down this road

Over the weekend I did something I had not done in such a shamefully long time. I visited you and grandfather at your place of rest.

Honestly I can’t even begin to recall the last time I ventured down that road. I can say with certainty that this was the first time I sojourned for the year 2014. And it’s already towards the end of the second month, right near your own birth date at that. I feel terrible for not traveling down this way because I really miss the serenity that this marble jungle provided me with. But you both know my reasons for being such a bad niece and granddaughter stem to economical ones. Frequenting down these parts swallows an extensive amount of gas from my vehicle; gas which I no longer am at liberty too throw away anymore.

CYI made my promise to grandfather right after he passed away. Right when it dawned on me that I was a pathetic excuse of a human being. Having not visited him for months while he was in that nursing home. Made even worse when we was moved into hospital. That was still not enough to break me from my narcissism. I was young, foolish and above all else utterly selfish. Enjoying my youth and new-found sense of freedom I choose late nights and coffee dates over seeing someone who’d end up making such a dramatic impact on my life.

I told my mother I would go to see grandfather on Father’s Day but the Angel of Death swiftly took you from this world the day prior. A day when I choose to go out car hunting with my father rather than pop into your hospital room for a few moments. And I still recall that phone call, the way my cell blasted those Latin inspired chimes from its speaker could only mean one thing. It was what my father had feared most. We both knew what that phone call would bring before he even placed the receiver to his ear. I’ve only ever seen my father cry two or three times in my entire twenty something time on this planet and that day was one of them. He weeped for the loss of such an inspiring and well-loved man but more so for the fact that he wasn’t there for my mother, that he was stuck in the city traffic with me and all because I had insisted, insisted upon taking a look at a Holden Astra I found for sale.

And when we walked into your hospital room I thought I’d find you at peace yet the twist of your jaw proved otherwise. I ran out as fast as we came in and sat outside alone for a good hour or two praying, just praying for his forgiveness. Guilt had overtaken all emotion at that point. He’d been so alone and I was painfully aware of that and yet I choose to ignore that, to bury it deep somewhere else.

And thus my promise was born.

A promise that I would visit his final place of rest at least once a week to keep him company, as I should have done all along and bring with me some fresh blooms to brighten the heinous mounds of upturned golden hued dirt that enveloped his sleeping body.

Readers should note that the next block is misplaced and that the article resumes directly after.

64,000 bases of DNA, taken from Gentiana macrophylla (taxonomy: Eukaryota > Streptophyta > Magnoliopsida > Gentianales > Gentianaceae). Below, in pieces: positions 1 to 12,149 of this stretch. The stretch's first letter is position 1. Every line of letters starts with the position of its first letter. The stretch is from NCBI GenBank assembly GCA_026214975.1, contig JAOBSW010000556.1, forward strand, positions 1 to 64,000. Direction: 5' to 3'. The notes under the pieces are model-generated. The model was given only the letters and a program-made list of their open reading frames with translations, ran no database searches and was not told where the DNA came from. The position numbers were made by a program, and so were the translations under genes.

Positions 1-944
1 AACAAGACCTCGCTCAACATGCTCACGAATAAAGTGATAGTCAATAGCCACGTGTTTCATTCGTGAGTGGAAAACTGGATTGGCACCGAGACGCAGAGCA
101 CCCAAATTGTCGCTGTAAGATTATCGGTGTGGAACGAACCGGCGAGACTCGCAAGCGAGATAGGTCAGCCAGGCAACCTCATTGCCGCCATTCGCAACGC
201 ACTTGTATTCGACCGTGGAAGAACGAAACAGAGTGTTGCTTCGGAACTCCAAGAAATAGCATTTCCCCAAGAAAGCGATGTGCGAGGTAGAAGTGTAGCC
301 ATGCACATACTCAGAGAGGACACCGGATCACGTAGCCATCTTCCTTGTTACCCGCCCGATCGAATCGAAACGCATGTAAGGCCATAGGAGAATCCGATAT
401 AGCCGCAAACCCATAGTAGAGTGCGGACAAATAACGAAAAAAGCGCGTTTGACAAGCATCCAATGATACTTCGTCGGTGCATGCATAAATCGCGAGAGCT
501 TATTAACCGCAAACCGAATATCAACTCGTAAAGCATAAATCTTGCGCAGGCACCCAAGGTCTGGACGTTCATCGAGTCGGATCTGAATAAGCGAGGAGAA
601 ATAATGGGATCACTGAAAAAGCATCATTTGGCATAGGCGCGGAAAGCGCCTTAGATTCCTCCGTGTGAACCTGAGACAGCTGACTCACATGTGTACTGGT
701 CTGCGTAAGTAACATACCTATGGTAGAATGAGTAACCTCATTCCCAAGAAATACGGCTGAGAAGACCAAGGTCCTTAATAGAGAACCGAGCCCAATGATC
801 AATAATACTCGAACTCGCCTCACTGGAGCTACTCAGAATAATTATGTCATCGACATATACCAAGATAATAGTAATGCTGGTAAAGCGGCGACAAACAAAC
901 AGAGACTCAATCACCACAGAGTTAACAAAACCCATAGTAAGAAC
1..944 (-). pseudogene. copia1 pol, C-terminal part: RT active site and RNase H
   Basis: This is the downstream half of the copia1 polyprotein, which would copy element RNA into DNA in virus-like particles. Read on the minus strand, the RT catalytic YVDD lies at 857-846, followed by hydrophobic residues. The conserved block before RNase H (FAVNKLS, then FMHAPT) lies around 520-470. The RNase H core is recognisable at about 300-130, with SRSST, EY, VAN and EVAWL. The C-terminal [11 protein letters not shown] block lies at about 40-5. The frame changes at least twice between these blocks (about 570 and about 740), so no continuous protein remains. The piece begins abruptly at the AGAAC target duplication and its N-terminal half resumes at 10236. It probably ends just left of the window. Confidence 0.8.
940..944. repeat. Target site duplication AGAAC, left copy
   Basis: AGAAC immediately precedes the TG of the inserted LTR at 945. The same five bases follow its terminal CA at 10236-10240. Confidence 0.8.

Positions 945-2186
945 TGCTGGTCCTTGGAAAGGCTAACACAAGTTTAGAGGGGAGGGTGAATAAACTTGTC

I kept my promise for years, making it my Saturday morning ritual. Waking up early just to come and say hello to someone I never truly knew; someone I should have understood like the back of my hand. I’d bring with me a candle and some flowers and talk to you there at the foot of your grave. Talk about life and boys, work and it’s suffocating grip around my naked neck. But mostly about how unhappy I was and how desperate I was to attain it.

I felt him there, listening patiently, embracing when needed. I always found such inner peace whenever I came here.

Over time I discovered how grandfather enjoyed those scented candles I happened onto by mistake. And despite their smoke slowly decaying and blackening the lantern I continued to bring them because I knew their sweet scent made him smile.

Then Maria you joined him almost four years ago now and I found myself as lost as ever. Waking from a blinding daze you both helped me to my feet. I began visiting two, three sometimes even five times a week seeking guidance and solitude and I always found it here. I always found comfort in those parts, always surrounded by a greater unknown love. It was great while it lasted but alas the well dried and visiting became another luxury I could no longer afford, choosing instead to travel when my parents came to visit you. And they faithfully ventured down weekly but overtime they changed their schedule to one that wouldn’t accommodate myself.

And thus I no longer had my trusty ride to the cemetery.


Promise, broken.

Luckily last Saturday mother decided to go and asked if I would accompany her, of course I jumped at the chance. The ride was familiar and soothing, like it always was. A short time for reflection and wonder at the skies above me as I sailed past down that familiar road. Entering those grounds, gaping in awe at the lush circus of trees and rose bushes it felt like only yesterday but I knew better. Then reaching your plot felt like a warm, soothing hug. Surprisingly you both were not mad, mad that I’d been gone for so long. You understood, you both always understood.

I truly miss coming here, having the freedom to traipse those grey grounds and ponder life’s lessons with you both. I hope to find a way back here again and again. To bring with me those citrus smelling candles and carnations aglow in pinks and purples. To keep my promise once again but this time to never break it.




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